In fact, she had nothing of the sort and just needed a little more time. She’s the same daughter who just got the highest score on her aptitude testing for a mathematical field of all the girls testing at that seminary, and as a new immigrant here less than two years had scores on her Israeli high school matriculation exams to rival the top students in her class, while simultaneously studying for the tests of the grade she was in and the grade she skipped. (Her high school doesn’t have experience with new immigrants and these scores were in spite of the fact she didn’t get the leniencies in testing that she was entitled to.) The girls in her class couldn’t understand how she could do so well and a couple told her she was ‘lucky she was so smart’. More like, she was lucky not to spend her formative school years feeling dumb. I highly doubt she would be the student she is now if her identity early on had been of an academically slow learner.

Back to the question. No, I don’t see any gap or reason for concern. Any kind of books that your child hears read aloud, either in English or Hebrew, will benefit him regardless of what language he reads or how well he reads it. If your child does have a learning disability, I think it’s really important that you find ways for learning to be fun. Limit the frontal learning as much as possible and look for different ways to help him develop thinking skills, gather information, etc. Reading is an important part of learning but by no means the only way. Your son is blessed that he has a mother who cares so much about helping him overcome his weaknesses and at the same time, has the flexibility and desire to find ways for him to be successful outside of mainstream definitions of educational success.

If any of my readers are aware of audiobooks or stories in Hebrew, phone lines with recorded stories, etc, please share those here! This is particularly helpful for English speakers in Israel who want their children to enhance their language comprehension, along with those who are studying Hebrew outside of Israel. Thanks!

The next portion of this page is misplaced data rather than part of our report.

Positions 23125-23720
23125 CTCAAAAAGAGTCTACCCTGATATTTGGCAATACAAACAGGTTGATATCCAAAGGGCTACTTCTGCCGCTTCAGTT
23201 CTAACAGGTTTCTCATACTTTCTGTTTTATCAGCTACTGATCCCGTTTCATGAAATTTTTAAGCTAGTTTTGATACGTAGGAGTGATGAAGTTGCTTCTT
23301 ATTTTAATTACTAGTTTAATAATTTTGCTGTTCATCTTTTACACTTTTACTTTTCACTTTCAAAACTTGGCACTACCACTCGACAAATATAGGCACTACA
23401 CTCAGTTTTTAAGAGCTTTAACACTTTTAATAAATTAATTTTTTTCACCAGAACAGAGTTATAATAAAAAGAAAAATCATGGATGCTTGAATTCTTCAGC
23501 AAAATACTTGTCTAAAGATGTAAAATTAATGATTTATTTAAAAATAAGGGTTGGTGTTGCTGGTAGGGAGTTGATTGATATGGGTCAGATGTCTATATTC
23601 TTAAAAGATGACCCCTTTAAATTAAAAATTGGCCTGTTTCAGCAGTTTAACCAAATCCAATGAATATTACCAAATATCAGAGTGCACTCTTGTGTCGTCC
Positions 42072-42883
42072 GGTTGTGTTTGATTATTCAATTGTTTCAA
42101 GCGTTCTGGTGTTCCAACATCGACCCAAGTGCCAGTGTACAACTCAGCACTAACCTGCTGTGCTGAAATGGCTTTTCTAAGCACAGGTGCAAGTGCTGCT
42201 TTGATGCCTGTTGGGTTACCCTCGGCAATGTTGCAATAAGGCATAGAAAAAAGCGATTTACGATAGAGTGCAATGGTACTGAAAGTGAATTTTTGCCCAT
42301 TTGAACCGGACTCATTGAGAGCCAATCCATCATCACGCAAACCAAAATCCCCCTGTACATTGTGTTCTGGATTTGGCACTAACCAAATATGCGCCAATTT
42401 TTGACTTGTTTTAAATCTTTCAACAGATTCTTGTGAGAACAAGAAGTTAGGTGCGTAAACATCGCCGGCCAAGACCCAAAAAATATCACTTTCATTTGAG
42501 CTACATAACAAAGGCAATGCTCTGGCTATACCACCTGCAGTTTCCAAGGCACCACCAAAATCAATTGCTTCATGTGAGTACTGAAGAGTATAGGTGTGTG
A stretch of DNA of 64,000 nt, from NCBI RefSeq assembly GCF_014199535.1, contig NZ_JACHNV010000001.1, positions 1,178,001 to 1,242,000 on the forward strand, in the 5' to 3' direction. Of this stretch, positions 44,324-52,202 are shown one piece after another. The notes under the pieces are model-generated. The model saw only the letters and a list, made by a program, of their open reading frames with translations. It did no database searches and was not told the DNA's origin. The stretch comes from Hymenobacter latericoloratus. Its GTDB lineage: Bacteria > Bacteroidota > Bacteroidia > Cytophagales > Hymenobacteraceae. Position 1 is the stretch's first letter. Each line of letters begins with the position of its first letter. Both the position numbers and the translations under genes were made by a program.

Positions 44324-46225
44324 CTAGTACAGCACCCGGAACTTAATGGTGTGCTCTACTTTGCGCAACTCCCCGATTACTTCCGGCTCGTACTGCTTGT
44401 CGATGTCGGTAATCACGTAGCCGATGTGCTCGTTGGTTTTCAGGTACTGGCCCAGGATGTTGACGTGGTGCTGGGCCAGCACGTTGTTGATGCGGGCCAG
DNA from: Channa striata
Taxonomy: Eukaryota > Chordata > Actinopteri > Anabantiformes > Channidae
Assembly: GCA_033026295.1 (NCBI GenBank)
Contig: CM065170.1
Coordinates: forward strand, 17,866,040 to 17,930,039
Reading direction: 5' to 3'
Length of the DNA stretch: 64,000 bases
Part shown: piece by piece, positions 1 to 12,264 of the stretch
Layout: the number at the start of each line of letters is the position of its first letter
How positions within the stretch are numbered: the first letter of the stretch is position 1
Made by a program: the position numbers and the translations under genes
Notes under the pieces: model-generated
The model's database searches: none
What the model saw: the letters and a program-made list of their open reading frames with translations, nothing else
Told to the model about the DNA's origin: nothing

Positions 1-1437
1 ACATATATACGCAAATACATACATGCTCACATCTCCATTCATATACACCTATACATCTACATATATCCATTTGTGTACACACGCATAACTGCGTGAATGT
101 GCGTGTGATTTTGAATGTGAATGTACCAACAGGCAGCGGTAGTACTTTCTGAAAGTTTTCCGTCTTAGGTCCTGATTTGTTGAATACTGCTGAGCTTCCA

Two year aliyah anniversary – today!

It’s hard to believe, but it’s been exactly two years since we arrived in Israel!  I have such clear memories of that day – being met at the airport by a couple we knew from Baltimore (bless them for caring enough to make the effort!), loading all of our thirty boxes into two huge vans that we rented, the long drive on a blistering hot summer day with less than a liter of water for us all to share, arriving in Karmiel and thinking what a pretty street it was when we drove in.  Then standing outside our apartment building in the hot sun waiting for the real estate agent to come with the key so we could get into our new home, the neighbor across the street who saw us and hurried out to greet us and offer us water, and the agent who arrived with the key and told  me before I even entered the house that I needed to go to some government offices with her to transfer the utilities into our name (I told her I wanted to run in and take a quick look around before going out with her, so I had a thirty second glimpse of our new home before rushing out).  I wouldn’t agree to something like that again; thinking back it seems insane but I was going with what was asked of me.

We arrived on a Thursday afternoon to a home with no furniture, no appliances and no one to welcome us.   The water in the house had been turned off and it took some time until we figured out how to get it on again.  (Did I mention we were parched and desperate for a drink?  The new neighbor’s offer of water was a lifesaver.   When the water was finally on, we discovered the tenants had taken the kitchen faucet with them when they left, and when a new faucet was finally installed two weeks later we discovered the pipes were stopped up with hardened plaster that the tenants had apparently washed off their utensils after plastering a wall, not considering what would happen when the water was turned off and it was left to dry in the pipes.